Most people have heard of a herniated disc, but how well do you understand the condition? It’s not as simple as it sounds, because the pain and discomfort of a herniated or bulging disc can affect either your cervical (upper) or lumbar (lower) spine.
First, it helps to understand what your discs are and what they do. They’re soft cushions that act as shock absorbers for your vertebrae. When the jelly-like part of your disc shifts and places pressure on a nerve root extending from your spinal cord, pain results, and it can be excruciating.
The talented orthopedics team at Advanced Spine and Pain has extensive experience treating patients living with herniated discs. Through thorough evaluation and detailed discussion about how your condition developed, they can create a customized treatment plan for you that addresses your pain and limited movement.
How do I know if I have a herniated disc?
You may not be aware if you have a herniated disc because sometimes the condition causes no symptoms — if you’re lucky. However, some aren’t so fortunate, and pain and stiffness are constant reminders that their aging discs have become brittle or that their traumatic injury did some real damage.
Symptoms can differ depending on what part of your spine is affected by a herniated disc, so we’ve compiled a list of five signs of a herniated disc — some are hallmarks, others more unusual:
1. If a disc is herniated in your cervical spine, you may feel sharp, shooting pain throughout your arm, as well as pain and loss of sensation in your fingers, forearm, or elbow. Pain can even emerge in your neck or your shoulder blade.
2. If you suffer from a lumbar spine herniated disc, you notice weakness, numbness, and pain in the lower half of your body: hip, buttocks, leg, calf, and even the sole of your foot.
3. Any jarring motion, even if it’s brief, such as a sneeze or a cough, can cause a wave of pain that’s indicative of a herniated disc.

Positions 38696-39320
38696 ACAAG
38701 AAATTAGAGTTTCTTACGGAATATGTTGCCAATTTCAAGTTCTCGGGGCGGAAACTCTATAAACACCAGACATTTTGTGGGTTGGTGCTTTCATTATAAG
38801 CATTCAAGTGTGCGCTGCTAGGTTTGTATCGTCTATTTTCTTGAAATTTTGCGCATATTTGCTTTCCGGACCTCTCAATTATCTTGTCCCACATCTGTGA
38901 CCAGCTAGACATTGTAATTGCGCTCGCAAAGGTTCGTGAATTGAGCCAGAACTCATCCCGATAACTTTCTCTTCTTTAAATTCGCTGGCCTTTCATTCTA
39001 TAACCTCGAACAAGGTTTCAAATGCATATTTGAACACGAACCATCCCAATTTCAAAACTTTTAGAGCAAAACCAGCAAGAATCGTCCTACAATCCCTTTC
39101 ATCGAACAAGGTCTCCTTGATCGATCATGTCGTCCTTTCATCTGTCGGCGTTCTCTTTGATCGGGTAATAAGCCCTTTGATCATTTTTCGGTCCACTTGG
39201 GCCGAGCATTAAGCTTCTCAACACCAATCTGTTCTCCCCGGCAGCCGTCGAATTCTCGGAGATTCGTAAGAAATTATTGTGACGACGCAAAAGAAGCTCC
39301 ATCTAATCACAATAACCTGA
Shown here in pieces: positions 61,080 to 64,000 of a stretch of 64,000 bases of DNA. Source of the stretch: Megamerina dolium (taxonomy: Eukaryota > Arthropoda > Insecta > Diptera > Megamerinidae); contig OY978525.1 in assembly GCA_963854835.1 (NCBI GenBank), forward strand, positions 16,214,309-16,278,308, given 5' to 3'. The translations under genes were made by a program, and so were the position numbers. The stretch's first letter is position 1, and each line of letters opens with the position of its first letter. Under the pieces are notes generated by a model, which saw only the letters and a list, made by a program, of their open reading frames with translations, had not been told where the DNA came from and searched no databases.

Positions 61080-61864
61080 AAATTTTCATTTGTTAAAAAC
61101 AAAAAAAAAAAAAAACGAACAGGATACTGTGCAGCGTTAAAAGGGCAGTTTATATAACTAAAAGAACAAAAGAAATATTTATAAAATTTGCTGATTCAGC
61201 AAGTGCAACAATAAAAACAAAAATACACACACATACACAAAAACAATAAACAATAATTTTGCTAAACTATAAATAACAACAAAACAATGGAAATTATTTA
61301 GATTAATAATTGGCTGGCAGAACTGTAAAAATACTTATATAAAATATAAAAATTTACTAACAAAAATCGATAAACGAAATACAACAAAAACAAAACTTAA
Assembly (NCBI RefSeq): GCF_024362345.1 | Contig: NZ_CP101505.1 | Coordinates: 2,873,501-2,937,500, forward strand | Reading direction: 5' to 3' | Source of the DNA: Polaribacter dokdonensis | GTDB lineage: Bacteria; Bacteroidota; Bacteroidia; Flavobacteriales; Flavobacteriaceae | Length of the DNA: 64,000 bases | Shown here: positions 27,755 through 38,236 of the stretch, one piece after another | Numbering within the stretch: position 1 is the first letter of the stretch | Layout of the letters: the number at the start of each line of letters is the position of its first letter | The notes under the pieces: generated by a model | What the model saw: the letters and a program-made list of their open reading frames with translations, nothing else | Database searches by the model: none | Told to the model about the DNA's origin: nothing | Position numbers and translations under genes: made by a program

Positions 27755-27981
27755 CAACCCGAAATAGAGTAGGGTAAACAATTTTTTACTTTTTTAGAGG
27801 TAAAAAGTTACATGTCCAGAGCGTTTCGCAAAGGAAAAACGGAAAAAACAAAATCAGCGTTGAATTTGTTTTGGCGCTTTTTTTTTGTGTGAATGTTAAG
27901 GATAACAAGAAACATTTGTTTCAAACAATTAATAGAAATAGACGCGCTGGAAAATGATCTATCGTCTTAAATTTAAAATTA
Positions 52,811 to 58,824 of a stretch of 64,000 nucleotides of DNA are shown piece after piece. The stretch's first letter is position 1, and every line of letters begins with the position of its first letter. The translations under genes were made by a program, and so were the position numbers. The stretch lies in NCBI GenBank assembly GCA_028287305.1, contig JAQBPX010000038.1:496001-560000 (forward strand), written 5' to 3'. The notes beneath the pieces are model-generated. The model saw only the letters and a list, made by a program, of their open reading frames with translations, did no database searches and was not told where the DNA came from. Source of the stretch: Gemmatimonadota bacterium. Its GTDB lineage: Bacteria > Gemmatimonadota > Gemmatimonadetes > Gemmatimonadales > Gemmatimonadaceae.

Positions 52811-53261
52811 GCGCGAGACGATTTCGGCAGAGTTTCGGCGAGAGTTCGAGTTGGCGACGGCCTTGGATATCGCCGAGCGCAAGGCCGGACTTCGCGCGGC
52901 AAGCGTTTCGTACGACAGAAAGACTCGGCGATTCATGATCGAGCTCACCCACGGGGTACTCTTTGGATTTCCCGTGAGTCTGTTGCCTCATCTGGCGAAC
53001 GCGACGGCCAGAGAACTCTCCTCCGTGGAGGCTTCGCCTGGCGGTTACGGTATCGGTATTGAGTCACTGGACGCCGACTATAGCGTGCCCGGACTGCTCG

4. Because of pressure on your nerve, you may find it impossible to stay in any one position for too long before pain erupts.
5. A burning sensation, numbness, and tingling can also be signs of a herniated disc, in addition to pain.
Whether you're experiencing one or two of these symptoms or more, this is no way to live. It’s time to seek treatment when symptoms are causing chronic pain and limited mobility.
What treatments can help with my herniated disc?
Fortunately, we’ve got treatment options that can relieve your herniated disc discomfort. We might first suggest a conservative approach, like medications or a course of physical therapy. Epidural steroid injections are another option that can rid you of pain for several months.
If none of these treatments resolve your pain and limited movement, we may recommend a surgical solution. We offer two options: microdiscectomy and laser endoscopic discectomy.
With microdiscectomy, we make several small incisions right over your herniated disc. We then remove disc material with specially designed surgical instruments and the aid of a small microscope to solve your pain problem, and we can also correct other problems that we observe. After the procedure, you return home the same day and feel relief quickly.
The other surgical approach is laser endoscopic discectomy, where we make a single small incision in the area of your herniated disc. We then place a thin tube with a tiny camera in it through your incision so we can see your disc clearly. Then we’re able to remove unwanted disc pieces that are compressing your nerve and causing pain.
This is also an outpatient procedure that many patients say provides noticeable, speedy relief from herniated disc symptoms.
We favor minimally invasive procedures because they’re associated with faster healing, less pain, bleeding, and scarring, and a lower risk for post-surgical infection.
If you suspect you have a herniated disc, contact the ASAP office nearest you to schedule an appointment, or book one online.